would occasion much expense and labor for a matter purely for the private benefit of prisoners of war,but with very little advantage to them. Any excess of employes or means of transportation will be dispensed with.
The reports of Major Davis in regard to Rock Island is doubtless also correct. The relief of the One hundred and eighth Colored Infantry would have been recommended, but the size of the camp is such that a small number of prisoners require nearly as many men to guard them as a large number. In view of the speedy relase of all prisonerat Rock Island it is now recommended that this regiment be assigned to other duty. The remarks in reference to private funds of prisoners at Johnson's Island apply equally well to Rock Island. Money sent to prisoners has perhaps geen too ofter kept from them by the dishonesty of those who had the examining of their letters, but when funds are once in the hands of the commanding officer there is rarely any loss,
and it is belived that in the few cases where such things have unavoidably occurred the money has been made good to the prisoners.
The post fund is acconted for under the Army Regulations to the Adjutant-General and not to this office. The account of the prison fund is rendered to this office, and the amojnt shows that it is respectfully recommended that Fort Delaware be used in preference. If it is desirable to relieve the fort of the presence of prisoners, Camp Chase is recommended as being next most convenient, it being very central and being divided into three prisons, where officers, soldiers, andd citizens may be confined separately.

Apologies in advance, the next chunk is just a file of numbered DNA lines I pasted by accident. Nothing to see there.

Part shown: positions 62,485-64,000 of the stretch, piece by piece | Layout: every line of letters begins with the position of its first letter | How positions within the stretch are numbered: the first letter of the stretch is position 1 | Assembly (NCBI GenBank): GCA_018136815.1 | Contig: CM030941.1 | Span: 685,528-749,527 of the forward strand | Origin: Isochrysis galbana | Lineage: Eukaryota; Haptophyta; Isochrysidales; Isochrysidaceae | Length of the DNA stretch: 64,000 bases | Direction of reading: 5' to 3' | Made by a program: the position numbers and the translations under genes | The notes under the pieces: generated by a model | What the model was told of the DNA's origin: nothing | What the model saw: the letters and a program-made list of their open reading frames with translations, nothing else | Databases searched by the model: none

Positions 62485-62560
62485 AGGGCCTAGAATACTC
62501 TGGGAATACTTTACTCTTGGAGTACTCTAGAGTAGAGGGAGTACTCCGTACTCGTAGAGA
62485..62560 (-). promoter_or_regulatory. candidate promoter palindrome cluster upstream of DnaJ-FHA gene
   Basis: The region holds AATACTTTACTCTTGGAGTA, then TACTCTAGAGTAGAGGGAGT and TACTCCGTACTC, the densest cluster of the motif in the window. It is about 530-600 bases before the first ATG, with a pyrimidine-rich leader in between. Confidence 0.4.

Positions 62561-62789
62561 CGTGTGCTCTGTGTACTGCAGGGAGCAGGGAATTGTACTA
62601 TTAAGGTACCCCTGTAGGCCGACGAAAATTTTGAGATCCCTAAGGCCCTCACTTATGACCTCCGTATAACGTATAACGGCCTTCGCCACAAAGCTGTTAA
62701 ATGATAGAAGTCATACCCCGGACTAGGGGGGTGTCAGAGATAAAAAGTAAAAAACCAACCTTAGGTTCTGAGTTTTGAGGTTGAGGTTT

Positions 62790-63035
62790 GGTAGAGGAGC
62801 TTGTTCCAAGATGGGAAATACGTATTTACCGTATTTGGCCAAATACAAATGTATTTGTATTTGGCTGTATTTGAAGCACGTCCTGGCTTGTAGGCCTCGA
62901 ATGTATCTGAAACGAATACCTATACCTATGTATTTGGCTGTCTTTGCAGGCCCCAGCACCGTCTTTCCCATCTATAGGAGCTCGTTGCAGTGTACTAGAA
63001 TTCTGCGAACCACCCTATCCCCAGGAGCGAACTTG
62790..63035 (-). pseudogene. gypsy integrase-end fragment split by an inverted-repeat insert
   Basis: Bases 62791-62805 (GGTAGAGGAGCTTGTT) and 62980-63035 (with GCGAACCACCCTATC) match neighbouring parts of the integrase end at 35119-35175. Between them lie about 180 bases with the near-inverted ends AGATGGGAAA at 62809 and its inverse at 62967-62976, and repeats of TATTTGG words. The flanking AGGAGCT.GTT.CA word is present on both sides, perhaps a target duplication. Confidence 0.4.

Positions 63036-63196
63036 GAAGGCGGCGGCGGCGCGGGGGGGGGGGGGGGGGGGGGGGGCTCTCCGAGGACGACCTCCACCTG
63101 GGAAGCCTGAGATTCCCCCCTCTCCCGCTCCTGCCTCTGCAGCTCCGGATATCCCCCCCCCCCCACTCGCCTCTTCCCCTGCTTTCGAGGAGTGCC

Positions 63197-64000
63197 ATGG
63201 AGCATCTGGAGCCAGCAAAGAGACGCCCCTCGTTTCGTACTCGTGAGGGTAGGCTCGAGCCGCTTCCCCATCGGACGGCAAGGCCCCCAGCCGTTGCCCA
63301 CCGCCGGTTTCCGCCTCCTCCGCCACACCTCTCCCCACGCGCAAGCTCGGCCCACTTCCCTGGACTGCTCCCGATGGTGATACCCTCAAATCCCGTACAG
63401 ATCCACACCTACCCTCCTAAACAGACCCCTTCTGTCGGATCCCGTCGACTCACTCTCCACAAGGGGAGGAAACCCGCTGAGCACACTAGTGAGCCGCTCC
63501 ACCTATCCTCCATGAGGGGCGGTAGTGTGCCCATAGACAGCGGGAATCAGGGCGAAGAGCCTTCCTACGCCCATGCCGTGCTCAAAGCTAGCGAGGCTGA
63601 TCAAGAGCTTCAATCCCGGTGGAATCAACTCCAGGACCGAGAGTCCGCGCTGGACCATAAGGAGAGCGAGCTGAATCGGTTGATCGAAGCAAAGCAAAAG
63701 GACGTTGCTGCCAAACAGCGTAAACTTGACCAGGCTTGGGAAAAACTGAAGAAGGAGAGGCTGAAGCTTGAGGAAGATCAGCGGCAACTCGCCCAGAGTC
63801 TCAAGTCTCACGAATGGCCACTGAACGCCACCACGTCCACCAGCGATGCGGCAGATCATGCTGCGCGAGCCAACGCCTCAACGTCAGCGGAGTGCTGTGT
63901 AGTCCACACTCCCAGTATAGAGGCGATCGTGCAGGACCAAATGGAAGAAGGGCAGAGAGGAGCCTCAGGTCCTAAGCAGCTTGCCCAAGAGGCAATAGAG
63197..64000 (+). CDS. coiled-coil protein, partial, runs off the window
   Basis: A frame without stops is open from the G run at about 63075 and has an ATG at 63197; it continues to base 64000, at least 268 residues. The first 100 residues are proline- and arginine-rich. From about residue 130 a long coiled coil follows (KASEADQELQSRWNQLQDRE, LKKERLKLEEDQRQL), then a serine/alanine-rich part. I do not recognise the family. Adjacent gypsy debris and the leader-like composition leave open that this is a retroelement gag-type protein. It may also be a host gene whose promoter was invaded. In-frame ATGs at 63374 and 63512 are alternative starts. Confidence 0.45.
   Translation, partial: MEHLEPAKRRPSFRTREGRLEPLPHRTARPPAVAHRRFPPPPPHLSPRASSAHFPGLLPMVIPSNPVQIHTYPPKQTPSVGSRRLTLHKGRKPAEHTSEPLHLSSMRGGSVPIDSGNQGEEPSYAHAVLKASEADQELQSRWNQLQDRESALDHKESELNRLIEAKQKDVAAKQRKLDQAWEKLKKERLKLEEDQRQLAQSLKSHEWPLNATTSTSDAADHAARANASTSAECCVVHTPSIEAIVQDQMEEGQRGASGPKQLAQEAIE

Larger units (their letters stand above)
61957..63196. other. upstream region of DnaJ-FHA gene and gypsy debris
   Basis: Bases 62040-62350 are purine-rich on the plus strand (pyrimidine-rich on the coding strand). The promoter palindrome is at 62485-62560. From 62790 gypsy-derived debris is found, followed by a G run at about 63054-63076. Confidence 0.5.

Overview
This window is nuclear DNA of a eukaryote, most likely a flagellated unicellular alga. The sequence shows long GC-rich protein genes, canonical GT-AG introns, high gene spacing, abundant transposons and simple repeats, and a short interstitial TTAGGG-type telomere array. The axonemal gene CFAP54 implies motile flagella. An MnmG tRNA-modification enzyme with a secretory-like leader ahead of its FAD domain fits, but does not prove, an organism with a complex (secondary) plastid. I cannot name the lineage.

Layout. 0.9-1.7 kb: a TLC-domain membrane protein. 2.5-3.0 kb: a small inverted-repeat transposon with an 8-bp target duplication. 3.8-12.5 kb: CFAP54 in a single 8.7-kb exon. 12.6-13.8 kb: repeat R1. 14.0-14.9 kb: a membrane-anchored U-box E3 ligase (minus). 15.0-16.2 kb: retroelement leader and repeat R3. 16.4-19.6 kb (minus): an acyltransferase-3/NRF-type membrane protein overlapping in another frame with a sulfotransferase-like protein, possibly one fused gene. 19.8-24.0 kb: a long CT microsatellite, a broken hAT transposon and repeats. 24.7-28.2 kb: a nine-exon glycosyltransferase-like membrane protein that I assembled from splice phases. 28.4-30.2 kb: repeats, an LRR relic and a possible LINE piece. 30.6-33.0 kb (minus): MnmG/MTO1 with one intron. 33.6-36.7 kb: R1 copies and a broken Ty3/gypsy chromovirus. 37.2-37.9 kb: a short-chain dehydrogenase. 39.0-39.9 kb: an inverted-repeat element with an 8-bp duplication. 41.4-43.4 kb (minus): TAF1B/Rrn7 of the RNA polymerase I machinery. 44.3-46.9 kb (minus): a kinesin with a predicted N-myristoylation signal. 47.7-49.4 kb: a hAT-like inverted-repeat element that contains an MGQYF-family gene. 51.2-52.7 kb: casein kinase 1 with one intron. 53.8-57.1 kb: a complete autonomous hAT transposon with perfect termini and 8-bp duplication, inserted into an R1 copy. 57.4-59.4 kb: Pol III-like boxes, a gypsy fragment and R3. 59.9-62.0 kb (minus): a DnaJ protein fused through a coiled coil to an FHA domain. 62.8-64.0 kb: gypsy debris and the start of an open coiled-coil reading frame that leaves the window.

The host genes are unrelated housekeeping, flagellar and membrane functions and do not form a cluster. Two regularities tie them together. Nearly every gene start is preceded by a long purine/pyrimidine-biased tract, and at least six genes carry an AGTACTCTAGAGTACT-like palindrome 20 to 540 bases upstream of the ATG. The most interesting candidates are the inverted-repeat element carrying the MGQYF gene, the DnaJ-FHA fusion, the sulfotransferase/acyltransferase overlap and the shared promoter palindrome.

The barracks at rock Islandd for guard and prisoners are very good, and the inclosure may be so divide at no great cost as to make it convenient to hold a small or large number of prisoners there. There will probably not be over 250 officers to be held after the execution of General Orders, Numbers 109.
I respectfully suggest that Captain Matthew H. Kollock, of the one hundred and eighth U. S. Colored Troops, reported as deserted from the naval service, is unfit to hold a commission in the army.
I deem it proper in this place respectfully to suggest that quite extensive works having been erected on Johnson's Island, it would be advisable before returning it to its owner to decide the question as to the propriety of securing it for the location of a naval station for the defense of the northern frontier.
I am, general, very respectfully, your obedient servant,
Bvt. Brigadier General, U. S. Army, Commissary-General of Prisoners.
OFFICE COMMISSARY-GENERAL OF PRISONERS,
Washington, D. C., June 16, 1865.
Lieutenant General U. S. GRANT,
Commanding U. S. Army, Washington, D. C.:
GENERAL: I have the honor to inclose herewith lists* of citizen prisoners in confinement at various military prisons without charges or not